Washington Post, Sunday, February 6, 2005; Page N17
Former Dubliner Mark Geary makes his home in that part of Ireland known as New York -- a place where brogues are spoken, pubs are frequented and the Irish Echo reports the soccer scores from an office on East 47th Street. So-called stereotypes amount to practice here. So it's not out of line to use another timeworn term -- indomitable spirit -- to characterize what keeps Geary's second album, "Ghosts," from falling into the cliche trap suggested by its title.
"Ghosts" builds its success on diverse rhythms, sparkling instrumentation and compelling vocals. Geary has one of those whispery voices that evokes Nick Drake comparisons, but here it's as if someone's put a gun to his head and demanded, "Let it out!" Fellow low-talker and Signature Sounds label mate Josh Ritter guests on the title track, but his music is evoked more by "Mid-Nite Sun," a broody little country number that reveals "Your baby's got a wandering eye." The best of the quieter songs is "You're the Only Girl," which, with quavering vocals and electric guitar that manages to sound like an ambling banjo, sounds very lonely: "You're the only girl for me in this town."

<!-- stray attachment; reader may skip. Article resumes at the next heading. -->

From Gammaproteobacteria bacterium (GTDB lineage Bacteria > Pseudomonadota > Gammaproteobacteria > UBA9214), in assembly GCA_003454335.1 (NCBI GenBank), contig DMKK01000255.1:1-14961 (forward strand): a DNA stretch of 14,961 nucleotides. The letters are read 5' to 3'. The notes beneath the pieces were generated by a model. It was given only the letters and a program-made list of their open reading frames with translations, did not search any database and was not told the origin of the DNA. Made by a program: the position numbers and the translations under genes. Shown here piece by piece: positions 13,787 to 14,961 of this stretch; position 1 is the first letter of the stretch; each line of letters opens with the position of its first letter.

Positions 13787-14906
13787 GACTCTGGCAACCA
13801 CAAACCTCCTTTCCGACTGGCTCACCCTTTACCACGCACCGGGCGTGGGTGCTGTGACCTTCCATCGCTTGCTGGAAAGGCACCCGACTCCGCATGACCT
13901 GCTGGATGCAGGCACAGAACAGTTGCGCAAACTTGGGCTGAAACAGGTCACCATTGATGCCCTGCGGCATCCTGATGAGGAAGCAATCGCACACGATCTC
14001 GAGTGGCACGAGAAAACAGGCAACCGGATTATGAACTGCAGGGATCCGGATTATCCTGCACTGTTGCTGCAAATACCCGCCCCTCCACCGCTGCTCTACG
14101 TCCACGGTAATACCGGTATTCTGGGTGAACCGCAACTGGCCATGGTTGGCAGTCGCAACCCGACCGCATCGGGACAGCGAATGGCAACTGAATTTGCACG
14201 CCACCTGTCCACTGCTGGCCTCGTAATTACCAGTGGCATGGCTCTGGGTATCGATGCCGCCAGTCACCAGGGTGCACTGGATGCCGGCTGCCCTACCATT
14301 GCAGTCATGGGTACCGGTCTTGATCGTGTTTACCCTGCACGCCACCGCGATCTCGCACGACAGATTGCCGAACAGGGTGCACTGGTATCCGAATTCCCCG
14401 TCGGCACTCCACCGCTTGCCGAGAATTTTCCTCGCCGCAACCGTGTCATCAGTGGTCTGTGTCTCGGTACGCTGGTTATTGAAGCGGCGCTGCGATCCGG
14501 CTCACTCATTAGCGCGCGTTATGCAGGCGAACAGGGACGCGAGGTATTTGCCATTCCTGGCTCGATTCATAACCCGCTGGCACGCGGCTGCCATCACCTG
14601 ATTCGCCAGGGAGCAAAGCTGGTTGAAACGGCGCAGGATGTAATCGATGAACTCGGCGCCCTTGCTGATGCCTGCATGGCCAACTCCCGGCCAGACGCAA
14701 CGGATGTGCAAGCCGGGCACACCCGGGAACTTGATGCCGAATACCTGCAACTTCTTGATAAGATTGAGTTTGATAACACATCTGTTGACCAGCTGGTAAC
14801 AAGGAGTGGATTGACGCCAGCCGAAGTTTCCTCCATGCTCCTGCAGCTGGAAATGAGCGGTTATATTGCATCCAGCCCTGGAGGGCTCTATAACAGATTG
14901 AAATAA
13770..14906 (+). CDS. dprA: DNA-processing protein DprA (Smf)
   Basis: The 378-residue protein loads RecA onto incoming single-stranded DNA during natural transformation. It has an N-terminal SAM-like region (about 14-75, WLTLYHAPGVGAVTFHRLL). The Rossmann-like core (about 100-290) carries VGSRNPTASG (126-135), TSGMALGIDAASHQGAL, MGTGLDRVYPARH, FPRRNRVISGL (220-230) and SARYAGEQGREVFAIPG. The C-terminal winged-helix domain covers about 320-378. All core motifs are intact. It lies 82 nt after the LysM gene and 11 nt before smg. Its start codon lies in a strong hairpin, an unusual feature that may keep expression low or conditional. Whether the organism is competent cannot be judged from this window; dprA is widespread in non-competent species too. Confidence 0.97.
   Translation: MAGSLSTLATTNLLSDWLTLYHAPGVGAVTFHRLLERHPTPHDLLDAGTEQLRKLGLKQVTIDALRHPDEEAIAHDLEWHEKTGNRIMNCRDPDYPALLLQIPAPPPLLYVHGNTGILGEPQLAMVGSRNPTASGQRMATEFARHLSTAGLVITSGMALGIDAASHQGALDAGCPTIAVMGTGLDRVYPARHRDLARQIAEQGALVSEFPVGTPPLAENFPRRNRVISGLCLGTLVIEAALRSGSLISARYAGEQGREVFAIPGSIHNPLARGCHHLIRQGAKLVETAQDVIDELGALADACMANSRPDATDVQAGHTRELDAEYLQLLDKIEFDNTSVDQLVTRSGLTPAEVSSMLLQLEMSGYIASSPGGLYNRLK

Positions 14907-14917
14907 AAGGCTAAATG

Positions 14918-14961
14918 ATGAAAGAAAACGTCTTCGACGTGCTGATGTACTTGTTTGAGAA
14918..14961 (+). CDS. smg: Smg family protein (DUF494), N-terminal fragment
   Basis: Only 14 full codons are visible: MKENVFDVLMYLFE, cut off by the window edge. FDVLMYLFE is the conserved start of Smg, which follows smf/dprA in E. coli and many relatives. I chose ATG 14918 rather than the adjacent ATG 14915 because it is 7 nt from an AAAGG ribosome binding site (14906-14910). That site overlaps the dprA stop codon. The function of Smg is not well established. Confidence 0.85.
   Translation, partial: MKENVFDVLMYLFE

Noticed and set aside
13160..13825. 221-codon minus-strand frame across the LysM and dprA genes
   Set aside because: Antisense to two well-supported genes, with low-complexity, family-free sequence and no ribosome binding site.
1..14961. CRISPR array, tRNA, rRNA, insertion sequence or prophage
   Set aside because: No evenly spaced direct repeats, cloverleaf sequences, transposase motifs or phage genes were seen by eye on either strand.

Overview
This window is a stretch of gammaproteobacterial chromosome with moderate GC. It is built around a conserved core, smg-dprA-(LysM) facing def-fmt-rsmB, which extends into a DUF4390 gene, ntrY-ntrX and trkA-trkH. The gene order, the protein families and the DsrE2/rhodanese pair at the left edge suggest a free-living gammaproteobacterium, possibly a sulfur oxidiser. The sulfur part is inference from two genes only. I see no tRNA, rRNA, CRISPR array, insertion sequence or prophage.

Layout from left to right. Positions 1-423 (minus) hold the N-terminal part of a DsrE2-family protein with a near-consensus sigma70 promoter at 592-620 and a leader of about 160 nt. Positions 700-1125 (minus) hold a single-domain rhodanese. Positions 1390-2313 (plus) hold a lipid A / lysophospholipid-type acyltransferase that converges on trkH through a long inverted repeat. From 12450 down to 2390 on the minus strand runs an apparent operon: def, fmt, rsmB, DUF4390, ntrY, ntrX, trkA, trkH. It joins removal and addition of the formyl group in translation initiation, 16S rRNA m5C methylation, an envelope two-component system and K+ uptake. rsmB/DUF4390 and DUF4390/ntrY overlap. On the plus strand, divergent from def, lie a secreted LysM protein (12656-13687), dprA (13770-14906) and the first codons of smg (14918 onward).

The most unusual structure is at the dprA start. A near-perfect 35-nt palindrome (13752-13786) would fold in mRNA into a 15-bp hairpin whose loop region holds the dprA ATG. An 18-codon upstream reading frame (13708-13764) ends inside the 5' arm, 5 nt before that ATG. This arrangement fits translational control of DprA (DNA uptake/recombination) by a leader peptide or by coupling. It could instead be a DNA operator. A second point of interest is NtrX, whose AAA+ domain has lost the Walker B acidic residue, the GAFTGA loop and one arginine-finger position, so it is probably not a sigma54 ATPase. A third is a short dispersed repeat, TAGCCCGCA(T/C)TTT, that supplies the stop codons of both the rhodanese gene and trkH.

It's the more extroverted songs that use Geary's gifts to their best advantage. On the exuberant "Fanfare," Geary almost brings himself to a sneer -- "How come you said it'd be easy / Leaving me here on my own?" -- but his voice breaks on a high note on the delicate bridge. "A Prayer for St. Rita," which warns, "Don't fall in love with ghosts," brims with lively spirit -- not just the expected jangly strings, but also some funky synthesizer buzzes and warbles. "I'm afraid of ghosts," sings Geary, but he couldn't sound more confident.
-- Pamela Murray Winters